$40M downtown project awaits reimbursement


A rendering of the 14-story apartment building in Grand Rapids proposed by Brookstone Capital. Image via Progressive AE

The developer of a massive construction project worth up to $40 million will go before the Grand Rapids Brownfield Redevelopment Authority on Thursday to have its development and reimbursement agreement approved.

14-story development

Brookstone Capital of Midland has plans to build a 14 story mixed-use development, at 20 Fulton St. E, a block east of Division Avenue in downtown Grand Rapids.

The structure will contain between 96 and 108 rental apartments, with roughly half being market rate and half being affordable units, and ground-floor commercial space.

Brookstone Capital will also put up a five-story parking ramp on the site that will have about 180 spaces for residents, visitors and customers of the businesses that locate on the building’s first floor.

Construction of the development is projected to begin late next year and be completed by late 2015 or early 2016.

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$7.5M remediation

The city and redevelopment authority have already transferred a brownfield designation to the firm — one that was originally awarded to the property in 2009 for a 10-story project that was never built.

The brownfield will allow Brookstone Capital to recapture most of the $7.5 million it is proposing to invest to remediate the site, which is contaminated.

The meeting on Thursday will decide whether Brookstone Capital can seek reimbursement for much of that investment through the tax-increment financing process.

The firm has asked to collect a portion of the site’s local taxes, the county’s dedicated millages, the GRCC millage, the school operating taxes and the state education millages through 2038. That portion would come from the higher taxable value a completed project would create, as the site is currently a surface parking lot.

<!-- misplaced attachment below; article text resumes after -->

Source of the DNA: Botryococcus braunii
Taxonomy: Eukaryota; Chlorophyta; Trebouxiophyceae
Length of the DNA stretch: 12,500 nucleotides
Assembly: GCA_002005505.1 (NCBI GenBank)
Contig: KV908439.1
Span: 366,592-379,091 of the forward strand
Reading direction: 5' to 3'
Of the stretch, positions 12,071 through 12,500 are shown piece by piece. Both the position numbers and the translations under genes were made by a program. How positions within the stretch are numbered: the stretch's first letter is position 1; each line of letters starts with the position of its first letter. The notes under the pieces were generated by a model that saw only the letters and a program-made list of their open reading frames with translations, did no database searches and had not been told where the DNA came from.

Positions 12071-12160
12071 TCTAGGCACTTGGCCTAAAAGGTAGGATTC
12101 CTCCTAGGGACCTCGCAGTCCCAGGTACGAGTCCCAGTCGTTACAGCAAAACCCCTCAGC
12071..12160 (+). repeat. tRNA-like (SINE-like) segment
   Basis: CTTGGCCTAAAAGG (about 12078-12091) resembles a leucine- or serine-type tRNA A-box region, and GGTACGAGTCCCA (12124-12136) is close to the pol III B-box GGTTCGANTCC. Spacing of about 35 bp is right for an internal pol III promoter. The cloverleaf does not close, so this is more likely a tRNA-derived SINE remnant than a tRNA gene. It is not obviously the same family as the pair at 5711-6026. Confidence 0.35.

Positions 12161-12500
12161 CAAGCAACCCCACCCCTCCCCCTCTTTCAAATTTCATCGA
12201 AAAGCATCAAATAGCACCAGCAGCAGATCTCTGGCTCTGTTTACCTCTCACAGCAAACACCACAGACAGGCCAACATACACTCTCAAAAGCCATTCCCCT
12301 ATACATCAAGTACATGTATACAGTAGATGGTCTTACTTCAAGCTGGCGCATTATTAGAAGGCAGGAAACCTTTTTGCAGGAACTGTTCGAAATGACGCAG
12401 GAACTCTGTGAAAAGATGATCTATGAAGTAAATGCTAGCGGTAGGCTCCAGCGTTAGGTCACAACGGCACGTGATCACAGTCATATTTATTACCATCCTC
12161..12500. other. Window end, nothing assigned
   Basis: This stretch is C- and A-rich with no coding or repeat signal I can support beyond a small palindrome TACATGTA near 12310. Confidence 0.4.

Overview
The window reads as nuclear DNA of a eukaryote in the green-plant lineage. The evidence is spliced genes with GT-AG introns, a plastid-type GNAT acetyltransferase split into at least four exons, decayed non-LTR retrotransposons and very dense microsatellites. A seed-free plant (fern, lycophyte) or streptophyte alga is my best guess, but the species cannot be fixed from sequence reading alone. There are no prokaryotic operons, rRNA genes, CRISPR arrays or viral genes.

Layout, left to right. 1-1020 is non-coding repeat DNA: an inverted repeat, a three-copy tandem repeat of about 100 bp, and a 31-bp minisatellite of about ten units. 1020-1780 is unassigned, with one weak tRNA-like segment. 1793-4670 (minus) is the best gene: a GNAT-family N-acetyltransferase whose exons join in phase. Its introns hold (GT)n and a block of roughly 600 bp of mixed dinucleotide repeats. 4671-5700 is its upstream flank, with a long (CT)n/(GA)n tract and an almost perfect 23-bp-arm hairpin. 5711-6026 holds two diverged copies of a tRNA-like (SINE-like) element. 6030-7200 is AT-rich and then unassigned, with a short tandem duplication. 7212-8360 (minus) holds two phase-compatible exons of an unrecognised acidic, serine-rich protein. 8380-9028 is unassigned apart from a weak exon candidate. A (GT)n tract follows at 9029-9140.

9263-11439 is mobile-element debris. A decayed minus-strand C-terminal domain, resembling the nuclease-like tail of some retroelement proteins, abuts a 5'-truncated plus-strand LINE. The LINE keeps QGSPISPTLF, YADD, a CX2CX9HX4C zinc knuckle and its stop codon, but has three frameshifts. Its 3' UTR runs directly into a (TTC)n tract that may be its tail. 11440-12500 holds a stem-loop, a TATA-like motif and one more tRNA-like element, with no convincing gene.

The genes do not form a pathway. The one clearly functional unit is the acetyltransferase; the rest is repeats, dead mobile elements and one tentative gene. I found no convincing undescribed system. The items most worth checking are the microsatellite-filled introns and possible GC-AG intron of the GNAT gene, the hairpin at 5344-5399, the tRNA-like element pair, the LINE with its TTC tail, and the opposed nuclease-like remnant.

Currently, the annual reimbursement would range from a low of $76,100 in 2015 to a high of $317,000 in 2038. The total reimbursement over those years would come to nearly $6.3 million or less than the $7.5-million investment Brookstone Capital plans to make.

The project is expected to create 21 new jobs.

“Four new full-time-equivalent jobs are anticipated in connection with the housing portion of the project, and approximately 17 full-time-equivalent jobs are expected in connection with the first-floor commercial space, depending on the final tenant, with wages expected to range from $15 to $56 per hour,” said Kara Wood, executive director of the redevelopment authority.


The city has also approved a payment-in-lieu of taxes, or PILOT, for the building’s affordable units.

Instead of paying property taxes on those apartments, Brookstone Capital will pay the city 4 percent of its annual rental income from the low-income apartments.

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